By Daina Beth Solomon and David Shepardson
MEXICO CITY (Reuters) – A key workers’ vote at a General Motors Co plant in Mexico that has drawn scrutiny from the Biden administration over alleged rights violations is slated to be delayed past a deadline set by Mexican authorities.
The date for the contract ratification vote in the central city of Silao will likely be announced this week, two people familiar with the matter said.
Mexico’s labor ministry scrapped an initial union-led vote in April, citing “serious irregularities” in the process, and later ordered the GM union to hold a new ballot within 30 days of its May 11 statement on the veto.
As unions must announce such votes ten days in advance, the re-do will be delayed beyond the end of that period.
GM declined to comment. The company has previously said it would cooperate with both U.S. and Mexican governments, and that it condemned labor rights violations.
The office of the U.S. Trade Representative (USTR) last month asked Mexico to review potential labor abuses at GM’s Silao plant under the United States-Mexico-Canada Agreement (USMCA), the free trade deal that replaced NAFTA.
The USTR voiced concerns that workers had potentially been denied collective bargaining rights in the April vote, which Mexican authorities halted half-way through the process.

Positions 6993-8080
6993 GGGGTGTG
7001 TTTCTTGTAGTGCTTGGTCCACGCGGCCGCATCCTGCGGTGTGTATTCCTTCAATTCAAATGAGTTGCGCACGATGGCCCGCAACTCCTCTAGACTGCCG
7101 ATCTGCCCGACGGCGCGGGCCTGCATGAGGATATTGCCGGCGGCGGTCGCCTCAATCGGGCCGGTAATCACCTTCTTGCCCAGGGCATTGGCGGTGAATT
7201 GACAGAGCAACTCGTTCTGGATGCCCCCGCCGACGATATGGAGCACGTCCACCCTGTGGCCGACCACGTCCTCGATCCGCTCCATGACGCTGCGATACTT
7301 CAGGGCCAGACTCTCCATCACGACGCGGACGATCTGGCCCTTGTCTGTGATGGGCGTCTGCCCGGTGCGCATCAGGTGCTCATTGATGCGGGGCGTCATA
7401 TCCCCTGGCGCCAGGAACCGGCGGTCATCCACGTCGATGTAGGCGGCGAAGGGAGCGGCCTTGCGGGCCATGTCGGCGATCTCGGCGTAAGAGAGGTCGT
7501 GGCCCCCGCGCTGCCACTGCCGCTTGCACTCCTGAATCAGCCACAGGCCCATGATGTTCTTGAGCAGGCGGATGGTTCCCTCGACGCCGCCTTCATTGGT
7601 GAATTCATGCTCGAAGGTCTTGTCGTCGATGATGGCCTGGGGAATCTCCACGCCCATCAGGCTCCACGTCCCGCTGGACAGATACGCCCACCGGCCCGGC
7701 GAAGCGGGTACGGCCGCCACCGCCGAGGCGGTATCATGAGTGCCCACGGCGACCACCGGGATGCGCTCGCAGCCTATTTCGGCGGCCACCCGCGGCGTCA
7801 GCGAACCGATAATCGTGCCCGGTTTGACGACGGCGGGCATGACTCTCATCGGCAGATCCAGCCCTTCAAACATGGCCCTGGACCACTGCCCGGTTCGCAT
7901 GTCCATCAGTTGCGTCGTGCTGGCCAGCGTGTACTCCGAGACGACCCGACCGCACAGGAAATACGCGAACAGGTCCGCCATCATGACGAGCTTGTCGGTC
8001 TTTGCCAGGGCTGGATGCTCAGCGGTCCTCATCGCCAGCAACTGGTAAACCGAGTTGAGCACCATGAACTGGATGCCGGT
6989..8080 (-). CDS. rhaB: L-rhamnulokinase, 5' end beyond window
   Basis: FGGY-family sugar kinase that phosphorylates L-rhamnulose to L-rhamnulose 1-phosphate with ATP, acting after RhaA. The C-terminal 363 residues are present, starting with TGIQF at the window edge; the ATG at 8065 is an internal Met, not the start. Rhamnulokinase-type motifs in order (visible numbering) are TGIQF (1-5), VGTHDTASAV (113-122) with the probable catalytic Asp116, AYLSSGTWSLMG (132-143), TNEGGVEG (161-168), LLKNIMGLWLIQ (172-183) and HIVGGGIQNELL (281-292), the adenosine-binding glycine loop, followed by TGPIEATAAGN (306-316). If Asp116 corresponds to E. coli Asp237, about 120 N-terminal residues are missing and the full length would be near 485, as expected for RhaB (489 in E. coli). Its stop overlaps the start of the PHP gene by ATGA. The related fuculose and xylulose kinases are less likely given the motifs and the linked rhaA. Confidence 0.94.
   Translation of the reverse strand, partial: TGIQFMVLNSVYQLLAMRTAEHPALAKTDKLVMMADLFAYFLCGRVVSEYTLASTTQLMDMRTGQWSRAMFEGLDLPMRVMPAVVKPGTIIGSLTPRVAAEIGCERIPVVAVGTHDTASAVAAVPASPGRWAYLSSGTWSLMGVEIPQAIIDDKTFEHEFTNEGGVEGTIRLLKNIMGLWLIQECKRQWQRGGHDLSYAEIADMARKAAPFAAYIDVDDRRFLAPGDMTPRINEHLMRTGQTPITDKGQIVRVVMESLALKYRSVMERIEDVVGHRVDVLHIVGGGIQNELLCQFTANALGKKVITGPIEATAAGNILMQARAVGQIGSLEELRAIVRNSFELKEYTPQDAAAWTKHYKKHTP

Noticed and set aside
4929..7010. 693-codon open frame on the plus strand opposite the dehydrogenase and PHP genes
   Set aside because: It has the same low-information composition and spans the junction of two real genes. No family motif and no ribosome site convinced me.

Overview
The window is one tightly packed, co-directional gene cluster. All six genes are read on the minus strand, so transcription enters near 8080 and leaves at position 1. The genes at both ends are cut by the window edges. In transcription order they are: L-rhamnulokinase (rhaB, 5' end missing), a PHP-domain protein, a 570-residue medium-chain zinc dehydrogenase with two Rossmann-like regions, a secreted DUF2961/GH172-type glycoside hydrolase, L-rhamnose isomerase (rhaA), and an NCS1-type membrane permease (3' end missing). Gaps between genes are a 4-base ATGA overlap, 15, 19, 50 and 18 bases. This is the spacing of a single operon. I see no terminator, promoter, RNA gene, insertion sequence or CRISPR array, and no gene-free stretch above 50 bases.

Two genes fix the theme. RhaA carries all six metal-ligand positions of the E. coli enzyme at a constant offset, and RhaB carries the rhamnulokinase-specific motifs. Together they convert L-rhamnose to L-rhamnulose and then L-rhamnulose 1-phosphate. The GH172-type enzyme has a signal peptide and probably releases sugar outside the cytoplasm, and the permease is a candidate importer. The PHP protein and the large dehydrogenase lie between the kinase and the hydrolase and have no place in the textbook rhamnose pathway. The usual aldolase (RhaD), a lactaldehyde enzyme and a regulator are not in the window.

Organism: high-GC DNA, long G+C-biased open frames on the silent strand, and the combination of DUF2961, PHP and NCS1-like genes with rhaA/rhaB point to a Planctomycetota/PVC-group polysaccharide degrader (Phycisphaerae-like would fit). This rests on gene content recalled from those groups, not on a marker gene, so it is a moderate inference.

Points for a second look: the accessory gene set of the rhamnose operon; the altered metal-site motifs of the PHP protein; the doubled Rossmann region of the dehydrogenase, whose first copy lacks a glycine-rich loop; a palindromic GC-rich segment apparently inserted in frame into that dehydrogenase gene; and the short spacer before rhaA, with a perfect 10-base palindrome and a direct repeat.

USTR Katherine Tai last week touted the GM complaint as the first time the United States had “proactively enforced” a trade deal’s labor rules, part of an effort to “encourage a race to the top with higher standards and real, rapid enforcement”.
The contract ratification vote is required under Mexico’s 2019 labor reform, which underpins provisions in the USMCA, to ensure workers are not bound to contracts signed behind their backs.
The original vote was led by the Miguel Trujillo Lopez union, an affiliate of the Confederation of Mexican Workers (CTM).
A labor ministry report last month showed GM workers in Silao were on track to scrap the contract negotiated by CTM.
The top CTM leader, Carlos Aceves del Olmo, met with Labor Minister Luisa Maria Alcalde in late May to discuss how to proceed with the new vote, the two sources said.
The head of the Miguel Trujillo Lopez union did not reply to requests for comment. The Labor Ministry did not immediately reply to a request for comment.
(This story corrects name of union on second reference to make it “Miguel Trujillo Lopez” instead of “Miguel Lopez Trujillo” in last paragraph)
(Reporting by Daina Beth Solomon and David Shepardson; Additional reporting by David Lawder; Editing by Jan Harvey)